The Legal and Social Plight of ‘Gulnaz’, the now-freed Afghan rape survivor

Gulnaz. (Via CNN)

Two years a go, a then-19 year-old Afghan woman known only as ‘Gulnaz’ was charged with adultery and sentenced to 12 years imprisonment after she reported that she had been raped by her cousin’s husband. Gulnaz became pregnant from the rape she endured. She gave birth in prison. Gulnaz and her child lived behind bars for two years until the international community heard about her plight. Her case became known when the European Union announced it had banned a documentary about Gulnaz and other victims of gender crimes, citing a fear for the women’s safety should their story become public (CNN).This rationale drew international criticism. Five thousand people signed a petition for Gulnaz’s release in late November.

In the face of international and political pressure, Gulnaz was consequently pardoned by Afghan President Karzai. Her release was also conditional on Gulnaz’s agreement to marry her attacker (CNN). International outcry about this conditional pardon continued. Recent reports say that Gulnaz may not have to marry after all, now that she is free, and given that her attacker is currently still in jail for the rape (AFP, Jezebel). Gulnaz and her child are currently living in a women’s shelter. She says she still fears for her safety and she longs to return home to live with her brothers.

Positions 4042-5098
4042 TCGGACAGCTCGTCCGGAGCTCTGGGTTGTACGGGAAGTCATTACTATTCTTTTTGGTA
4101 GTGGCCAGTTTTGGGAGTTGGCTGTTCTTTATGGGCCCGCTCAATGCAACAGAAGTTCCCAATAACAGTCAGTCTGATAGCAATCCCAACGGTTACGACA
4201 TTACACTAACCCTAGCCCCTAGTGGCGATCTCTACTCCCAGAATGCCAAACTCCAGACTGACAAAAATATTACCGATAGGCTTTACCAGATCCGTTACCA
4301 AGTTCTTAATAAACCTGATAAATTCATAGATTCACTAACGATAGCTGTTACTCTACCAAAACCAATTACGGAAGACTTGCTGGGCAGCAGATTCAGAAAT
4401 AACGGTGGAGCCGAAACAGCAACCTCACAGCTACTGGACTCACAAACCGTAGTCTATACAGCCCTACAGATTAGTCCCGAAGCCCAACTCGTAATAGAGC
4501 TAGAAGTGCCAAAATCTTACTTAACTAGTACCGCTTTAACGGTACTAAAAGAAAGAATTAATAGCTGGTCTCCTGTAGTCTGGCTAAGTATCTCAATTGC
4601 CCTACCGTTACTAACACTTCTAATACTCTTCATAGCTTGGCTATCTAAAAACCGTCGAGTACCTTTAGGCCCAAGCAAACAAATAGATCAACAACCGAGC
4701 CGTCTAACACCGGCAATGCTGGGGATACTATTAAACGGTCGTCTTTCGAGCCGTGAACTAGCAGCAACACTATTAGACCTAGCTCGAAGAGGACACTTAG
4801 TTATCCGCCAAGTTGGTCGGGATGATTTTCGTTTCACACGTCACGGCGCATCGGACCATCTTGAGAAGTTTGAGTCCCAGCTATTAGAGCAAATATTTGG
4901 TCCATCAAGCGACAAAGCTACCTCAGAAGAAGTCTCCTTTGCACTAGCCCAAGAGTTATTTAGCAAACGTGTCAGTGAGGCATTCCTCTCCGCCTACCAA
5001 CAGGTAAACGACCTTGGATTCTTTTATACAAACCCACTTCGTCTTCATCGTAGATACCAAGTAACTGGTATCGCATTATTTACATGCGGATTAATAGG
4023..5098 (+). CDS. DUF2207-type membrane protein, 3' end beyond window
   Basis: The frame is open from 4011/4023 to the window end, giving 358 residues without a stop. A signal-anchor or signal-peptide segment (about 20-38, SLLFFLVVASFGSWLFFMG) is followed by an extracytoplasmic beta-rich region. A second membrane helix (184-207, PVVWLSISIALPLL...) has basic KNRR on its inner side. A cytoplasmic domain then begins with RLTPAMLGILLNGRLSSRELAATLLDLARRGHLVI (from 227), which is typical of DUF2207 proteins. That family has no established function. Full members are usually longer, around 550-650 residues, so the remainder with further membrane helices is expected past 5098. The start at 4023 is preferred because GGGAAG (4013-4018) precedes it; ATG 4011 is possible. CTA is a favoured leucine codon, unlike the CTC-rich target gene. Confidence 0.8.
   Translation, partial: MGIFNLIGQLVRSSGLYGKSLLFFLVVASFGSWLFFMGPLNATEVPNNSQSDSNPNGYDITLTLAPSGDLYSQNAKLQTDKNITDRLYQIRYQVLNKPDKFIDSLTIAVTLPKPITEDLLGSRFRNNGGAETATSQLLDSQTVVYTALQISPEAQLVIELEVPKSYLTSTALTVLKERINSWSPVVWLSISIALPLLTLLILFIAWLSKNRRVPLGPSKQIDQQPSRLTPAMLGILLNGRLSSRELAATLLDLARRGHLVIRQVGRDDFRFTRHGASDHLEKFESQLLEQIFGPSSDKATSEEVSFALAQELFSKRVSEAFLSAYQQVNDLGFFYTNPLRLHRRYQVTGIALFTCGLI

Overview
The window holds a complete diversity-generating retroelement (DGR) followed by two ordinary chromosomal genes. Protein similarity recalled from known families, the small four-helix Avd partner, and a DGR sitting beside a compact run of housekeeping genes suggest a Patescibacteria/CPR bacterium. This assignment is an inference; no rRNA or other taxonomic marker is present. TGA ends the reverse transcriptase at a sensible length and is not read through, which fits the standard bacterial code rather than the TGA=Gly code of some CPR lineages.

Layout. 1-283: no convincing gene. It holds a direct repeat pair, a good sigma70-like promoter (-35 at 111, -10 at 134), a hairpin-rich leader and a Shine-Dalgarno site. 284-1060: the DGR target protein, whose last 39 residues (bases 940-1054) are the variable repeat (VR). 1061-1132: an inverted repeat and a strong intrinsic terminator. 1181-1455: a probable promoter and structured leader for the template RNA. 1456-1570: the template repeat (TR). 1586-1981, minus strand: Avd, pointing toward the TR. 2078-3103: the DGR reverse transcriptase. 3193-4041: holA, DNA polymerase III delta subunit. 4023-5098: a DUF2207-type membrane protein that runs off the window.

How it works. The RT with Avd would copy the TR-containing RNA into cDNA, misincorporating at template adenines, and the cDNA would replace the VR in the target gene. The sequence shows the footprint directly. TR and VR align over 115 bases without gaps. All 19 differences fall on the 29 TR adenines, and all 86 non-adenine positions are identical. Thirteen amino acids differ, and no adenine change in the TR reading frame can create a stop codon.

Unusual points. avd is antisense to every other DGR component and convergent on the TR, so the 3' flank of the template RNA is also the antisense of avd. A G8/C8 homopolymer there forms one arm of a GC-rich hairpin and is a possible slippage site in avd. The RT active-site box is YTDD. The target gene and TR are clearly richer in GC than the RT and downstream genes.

Gulnaz continues to face the stigma of rape from her community, but also by public and media reports that question the validity of her story. Upon her release from jail, a thoughtful CNN reporter gracefully asks Gulnaz to confirm rumours that she wasn’t raped, even though she has spent two years in jail saying otherwise. Victim blaming, public doubt and shaming of rape survivors are part of the sexual harassment problems I’ve discussed in my previous post. Gulnaz was jailed for speaking out about rape. Media reports that question the truthfulness of victims’ stories make it even more difficult for other people to report their abuse to the law.

CNN has been otherwise at the forefront of Gulnaz’s case. Gulnaz granted them the first English media interview, risking her public identification in the process. Throwing doubt on her story is not good journalism. After all she has endured and after a system of law failed her and cost her two years of her freedom, this line of questioning only does Gulnaz and other rape victims all over the world further violence.

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